Patenting Artificial Intelligence (Part II)
By Jose Santacroce
The three levels of Artificial Intelligence (AI) can be defined as follows:
- Artificial Narrow Intelligence (ANI) refers to a computer´s ability to perform a specific (single) task.
- Artificial General Intelligence (AGI) which is capable of transferring knowledge from one domain to a new domain, e.g. when a computer program can perform the same intellectual task as a human being.
- Artificial Super Intelligence (ASI) which is theoretically capable of surpassing human intellect.
Today, most experts would agree that we are seeing tangible results from ANI only. AGI is at least two decades away from being perfected (only scientific studies but no more), and ASI is even farther off (still kind of science fiction).
There is a diffused sentiment that the trend is that software will widely become AI, which in turn will become “Super Software” implemented everywhere, in every field of technology, well beyond ICT.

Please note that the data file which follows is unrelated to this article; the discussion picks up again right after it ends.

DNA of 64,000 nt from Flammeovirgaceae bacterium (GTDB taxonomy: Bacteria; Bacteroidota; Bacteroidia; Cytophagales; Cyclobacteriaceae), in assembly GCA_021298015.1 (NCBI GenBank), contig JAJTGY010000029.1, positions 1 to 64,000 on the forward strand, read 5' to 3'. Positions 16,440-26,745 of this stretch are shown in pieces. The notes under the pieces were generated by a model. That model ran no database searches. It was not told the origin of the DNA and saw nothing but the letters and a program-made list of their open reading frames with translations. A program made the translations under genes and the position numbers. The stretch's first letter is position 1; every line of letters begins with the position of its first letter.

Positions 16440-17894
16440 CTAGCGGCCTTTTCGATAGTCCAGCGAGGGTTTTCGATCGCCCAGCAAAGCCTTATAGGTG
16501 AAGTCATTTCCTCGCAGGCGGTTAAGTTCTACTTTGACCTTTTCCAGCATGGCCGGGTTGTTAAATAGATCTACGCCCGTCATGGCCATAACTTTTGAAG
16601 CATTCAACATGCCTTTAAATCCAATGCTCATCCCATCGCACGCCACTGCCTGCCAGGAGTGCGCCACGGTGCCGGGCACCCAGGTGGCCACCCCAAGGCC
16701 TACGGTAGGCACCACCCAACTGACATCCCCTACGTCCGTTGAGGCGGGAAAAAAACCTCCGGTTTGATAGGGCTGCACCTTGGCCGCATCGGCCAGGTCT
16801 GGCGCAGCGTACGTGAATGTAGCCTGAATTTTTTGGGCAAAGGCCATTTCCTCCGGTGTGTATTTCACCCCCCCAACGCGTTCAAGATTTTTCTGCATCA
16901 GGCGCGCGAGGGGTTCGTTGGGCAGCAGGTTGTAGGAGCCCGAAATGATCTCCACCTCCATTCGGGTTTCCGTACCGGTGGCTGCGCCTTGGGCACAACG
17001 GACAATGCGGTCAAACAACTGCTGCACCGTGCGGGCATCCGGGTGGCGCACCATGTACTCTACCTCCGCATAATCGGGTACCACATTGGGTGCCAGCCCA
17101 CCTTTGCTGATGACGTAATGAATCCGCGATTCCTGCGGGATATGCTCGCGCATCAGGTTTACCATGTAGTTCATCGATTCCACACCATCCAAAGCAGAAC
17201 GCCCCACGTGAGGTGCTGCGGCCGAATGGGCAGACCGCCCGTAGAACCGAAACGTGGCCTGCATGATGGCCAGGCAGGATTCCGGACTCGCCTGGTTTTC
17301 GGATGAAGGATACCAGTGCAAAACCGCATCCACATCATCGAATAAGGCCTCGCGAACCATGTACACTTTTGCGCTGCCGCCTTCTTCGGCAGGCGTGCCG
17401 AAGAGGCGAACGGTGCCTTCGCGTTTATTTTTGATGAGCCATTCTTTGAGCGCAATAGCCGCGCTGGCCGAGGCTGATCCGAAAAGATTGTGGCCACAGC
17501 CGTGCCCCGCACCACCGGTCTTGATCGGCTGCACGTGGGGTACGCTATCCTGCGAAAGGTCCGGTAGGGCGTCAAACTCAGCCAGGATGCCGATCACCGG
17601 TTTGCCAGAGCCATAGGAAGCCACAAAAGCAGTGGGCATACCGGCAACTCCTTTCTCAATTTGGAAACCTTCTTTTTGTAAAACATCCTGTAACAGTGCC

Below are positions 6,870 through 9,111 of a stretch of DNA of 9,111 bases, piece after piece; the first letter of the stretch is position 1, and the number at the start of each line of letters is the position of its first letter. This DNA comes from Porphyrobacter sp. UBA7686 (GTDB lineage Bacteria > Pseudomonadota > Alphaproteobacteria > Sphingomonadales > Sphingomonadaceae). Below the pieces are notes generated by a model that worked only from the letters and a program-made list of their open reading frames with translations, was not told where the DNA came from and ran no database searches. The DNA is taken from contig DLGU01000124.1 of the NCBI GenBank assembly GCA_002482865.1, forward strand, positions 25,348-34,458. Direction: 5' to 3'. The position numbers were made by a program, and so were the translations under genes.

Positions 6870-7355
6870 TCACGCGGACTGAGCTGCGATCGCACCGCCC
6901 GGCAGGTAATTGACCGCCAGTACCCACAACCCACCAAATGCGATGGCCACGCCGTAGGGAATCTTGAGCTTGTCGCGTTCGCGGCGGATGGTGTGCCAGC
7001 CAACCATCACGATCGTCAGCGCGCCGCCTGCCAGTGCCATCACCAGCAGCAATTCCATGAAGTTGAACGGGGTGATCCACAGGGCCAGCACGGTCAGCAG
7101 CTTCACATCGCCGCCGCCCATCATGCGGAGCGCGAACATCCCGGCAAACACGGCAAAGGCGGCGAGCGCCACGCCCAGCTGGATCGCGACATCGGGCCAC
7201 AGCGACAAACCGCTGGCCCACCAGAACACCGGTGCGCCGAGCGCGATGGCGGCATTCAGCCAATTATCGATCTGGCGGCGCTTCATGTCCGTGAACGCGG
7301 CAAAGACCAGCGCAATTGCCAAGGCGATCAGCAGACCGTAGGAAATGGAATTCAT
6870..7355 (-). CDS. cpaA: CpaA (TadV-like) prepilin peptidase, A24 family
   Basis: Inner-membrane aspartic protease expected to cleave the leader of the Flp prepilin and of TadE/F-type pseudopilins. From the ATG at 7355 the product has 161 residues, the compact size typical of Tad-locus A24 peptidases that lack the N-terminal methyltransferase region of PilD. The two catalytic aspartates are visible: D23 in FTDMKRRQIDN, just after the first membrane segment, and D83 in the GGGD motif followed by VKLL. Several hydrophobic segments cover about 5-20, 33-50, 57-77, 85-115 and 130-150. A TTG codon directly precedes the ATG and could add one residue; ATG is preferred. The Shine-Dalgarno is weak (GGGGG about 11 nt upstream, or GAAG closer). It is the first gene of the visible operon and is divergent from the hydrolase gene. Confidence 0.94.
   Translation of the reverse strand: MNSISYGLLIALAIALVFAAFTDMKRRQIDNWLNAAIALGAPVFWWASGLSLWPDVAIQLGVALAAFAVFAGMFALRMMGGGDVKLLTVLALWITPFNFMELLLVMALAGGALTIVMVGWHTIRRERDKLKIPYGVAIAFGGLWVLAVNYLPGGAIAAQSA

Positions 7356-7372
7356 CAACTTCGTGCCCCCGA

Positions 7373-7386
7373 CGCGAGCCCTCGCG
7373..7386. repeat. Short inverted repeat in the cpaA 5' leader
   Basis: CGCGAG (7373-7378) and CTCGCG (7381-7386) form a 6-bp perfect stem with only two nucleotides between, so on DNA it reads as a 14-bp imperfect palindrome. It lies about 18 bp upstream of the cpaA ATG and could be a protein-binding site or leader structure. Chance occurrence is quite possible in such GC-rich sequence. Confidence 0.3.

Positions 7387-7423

Key elements to be considered when drafting/prosecuting a patent application in the field of AI are the following:
- The technical effect(s) of the invention should be explicitly defined by means of technical features.
- The AI invention must be a technically implemented.
- The AI invention must be applied to a field of technology.
Theoretical and futuristic aspects include the following issues:
- Who is the inventor, a person or AI?
- Reverse engineering will be more and more difficult: How to detect infringement?
- Who is the skilled person for assessing inventive step, a person, AI or a combination of both?
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